My radically distorted photographs explore the limits of recognizability. I find it fascinating that the urge to interpret the world around us is so powerful that even mere fragments of images trigger it. My goal is to determine the absolute minimum visual information necessary to initiate such obsessive behaviour. When do we discard a visual stimulus as non-representational noise, and when do we try to conceptualize and interpret it as something meaningful? The result of this epistemic process reveals more about the recipient’s subjective construction than about the supposedly objective reality. The photos therefore undermine the representational character of photography and thus question one of its fundamental principles.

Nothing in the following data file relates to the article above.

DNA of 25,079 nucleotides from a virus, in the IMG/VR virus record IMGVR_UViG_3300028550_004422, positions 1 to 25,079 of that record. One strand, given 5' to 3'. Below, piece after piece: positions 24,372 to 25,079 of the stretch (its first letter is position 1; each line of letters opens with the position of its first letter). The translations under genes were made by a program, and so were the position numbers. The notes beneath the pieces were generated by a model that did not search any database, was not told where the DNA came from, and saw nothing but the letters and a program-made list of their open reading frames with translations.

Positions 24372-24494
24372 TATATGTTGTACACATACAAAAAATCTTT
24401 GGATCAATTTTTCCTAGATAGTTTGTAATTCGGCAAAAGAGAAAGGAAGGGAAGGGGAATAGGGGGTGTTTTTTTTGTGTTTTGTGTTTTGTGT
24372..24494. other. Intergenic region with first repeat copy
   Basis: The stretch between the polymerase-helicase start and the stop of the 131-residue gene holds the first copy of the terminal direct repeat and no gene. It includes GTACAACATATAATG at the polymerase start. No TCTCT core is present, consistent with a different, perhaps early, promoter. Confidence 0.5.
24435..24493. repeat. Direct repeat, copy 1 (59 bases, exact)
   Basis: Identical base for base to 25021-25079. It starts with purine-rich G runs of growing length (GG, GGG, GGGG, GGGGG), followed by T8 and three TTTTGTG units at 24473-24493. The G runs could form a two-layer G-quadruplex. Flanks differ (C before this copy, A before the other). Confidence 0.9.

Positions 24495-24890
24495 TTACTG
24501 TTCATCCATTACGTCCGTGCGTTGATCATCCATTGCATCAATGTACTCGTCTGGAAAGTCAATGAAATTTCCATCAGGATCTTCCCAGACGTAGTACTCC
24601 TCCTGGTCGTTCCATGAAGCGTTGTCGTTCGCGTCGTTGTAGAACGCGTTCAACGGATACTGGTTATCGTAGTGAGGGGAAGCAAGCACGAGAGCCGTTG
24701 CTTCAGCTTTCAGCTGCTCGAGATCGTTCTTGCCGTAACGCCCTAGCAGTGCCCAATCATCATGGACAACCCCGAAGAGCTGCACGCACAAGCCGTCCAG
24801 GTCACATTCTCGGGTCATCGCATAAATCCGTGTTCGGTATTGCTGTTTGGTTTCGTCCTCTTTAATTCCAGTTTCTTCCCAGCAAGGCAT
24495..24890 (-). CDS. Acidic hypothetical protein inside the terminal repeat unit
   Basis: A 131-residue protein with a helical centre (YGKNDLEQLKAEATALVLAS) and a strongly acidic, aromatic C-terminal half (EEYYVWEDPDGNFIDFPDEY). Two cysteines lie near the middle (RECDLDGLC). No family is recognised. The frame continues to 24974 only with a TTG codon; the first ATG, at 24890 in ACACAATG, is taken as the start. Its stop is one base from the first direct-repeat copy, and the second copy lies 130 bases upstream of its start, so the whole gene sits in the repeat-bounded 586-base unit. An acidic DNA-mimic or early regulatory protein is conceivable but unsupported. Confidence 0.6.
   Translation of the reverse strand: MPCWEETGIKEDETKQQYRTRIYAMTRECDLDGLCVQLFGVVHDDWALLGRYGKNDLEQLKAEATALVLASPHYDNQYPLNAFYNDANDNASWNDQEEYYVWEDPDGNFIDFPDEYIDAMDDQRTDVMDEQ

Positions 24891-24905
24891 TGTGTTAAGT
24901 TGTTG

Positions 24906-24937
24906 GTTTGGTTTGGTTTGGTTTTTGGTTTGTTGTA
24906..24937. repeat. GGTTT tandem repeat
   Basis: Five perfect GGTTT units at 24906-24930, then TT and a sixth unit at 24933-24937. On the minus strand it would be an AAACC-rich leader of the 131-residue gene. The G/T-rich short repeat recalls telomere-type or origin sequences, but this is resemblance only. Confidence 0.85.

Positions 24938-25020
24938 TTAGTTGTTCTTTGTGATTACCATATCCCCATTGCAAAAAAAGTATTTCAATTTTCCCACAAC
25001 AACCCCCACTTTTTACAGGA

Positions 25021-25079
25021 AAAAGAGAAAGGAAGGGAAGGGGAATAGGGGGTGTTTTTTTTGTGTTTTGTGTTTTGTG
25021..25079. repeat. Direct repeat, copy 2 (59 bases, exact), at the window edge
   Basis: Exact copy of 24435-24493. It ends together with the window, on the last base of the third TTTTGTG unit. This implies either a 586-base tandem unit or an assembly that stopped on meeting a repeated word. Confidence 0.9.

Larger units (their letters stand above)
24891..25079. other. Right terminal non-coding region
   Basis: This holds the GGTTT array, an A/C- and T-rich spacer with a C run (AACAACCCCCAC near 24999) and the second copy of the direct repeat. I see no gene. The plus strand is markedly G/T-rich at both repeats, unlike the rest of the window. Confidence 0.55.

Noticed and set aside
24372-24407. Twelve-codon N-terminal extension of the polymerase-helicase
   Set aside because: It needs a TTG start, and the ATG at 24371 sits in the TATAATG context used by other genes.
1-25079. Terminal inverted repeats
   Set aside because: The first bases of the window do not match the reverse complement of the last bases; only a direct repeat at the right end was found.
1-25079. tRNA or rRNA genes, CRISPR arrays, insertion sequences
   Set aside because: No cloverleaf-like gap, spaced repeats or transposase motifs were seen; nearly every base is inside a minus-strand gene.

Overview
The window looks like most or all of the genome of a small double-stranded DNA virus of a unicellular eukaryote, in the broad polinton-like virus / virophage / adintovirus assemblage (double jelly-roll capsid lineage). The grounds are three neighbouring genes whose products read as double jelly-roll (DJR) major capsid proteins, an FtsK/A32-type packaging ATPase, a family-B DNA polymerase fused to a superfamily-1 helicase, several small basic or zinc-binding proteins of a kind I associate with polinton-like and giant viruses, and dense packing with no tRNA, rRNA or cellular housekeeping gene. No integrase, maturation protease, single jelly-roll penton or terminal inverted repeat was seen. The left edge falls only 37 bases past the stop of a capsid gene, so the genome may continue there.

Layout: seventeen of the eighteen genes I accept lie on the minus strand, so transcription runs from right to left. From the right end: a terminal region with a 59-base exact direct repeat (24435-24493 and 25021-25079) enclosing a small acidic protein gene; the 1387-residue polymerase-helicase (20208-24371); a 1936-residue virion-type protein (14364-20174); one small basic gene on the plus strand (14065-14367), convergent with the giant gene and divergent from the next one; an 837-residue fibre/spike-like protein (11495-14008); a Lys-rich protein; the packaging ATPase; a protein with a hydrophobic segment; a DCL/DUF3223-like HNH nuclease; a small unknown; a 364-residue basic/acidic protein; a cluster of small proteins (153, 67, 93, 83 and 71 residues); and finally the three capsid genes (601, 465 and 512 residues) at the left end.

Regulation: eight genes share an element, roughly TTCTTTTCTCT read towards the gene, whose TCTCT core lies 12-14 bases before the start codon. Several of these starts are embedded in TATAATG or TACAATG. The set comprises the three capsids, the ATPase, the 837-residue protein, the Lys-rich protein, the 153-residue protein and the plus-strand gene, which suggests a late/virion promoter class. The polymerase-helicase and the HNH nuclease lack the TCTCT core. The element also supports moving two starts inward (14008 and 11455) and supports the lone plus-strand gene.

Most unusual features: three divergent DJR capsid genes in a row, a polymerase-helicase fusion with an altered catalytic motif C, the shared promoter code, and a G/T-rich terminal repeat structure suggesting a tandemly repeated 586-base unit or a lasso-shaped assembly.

The large-sized images are based on photographs taken with smartphones. This methodical approach was deliberately chosen because it forces you to make do with a minimum of visual information due to the camera’s poor quality. In a complex and highly experimental process, the raw material is then distorted to a point of almost being unrecognizable. The result is a new aesthetic quality.
I refer to this type of minimalist photography as epsilontics.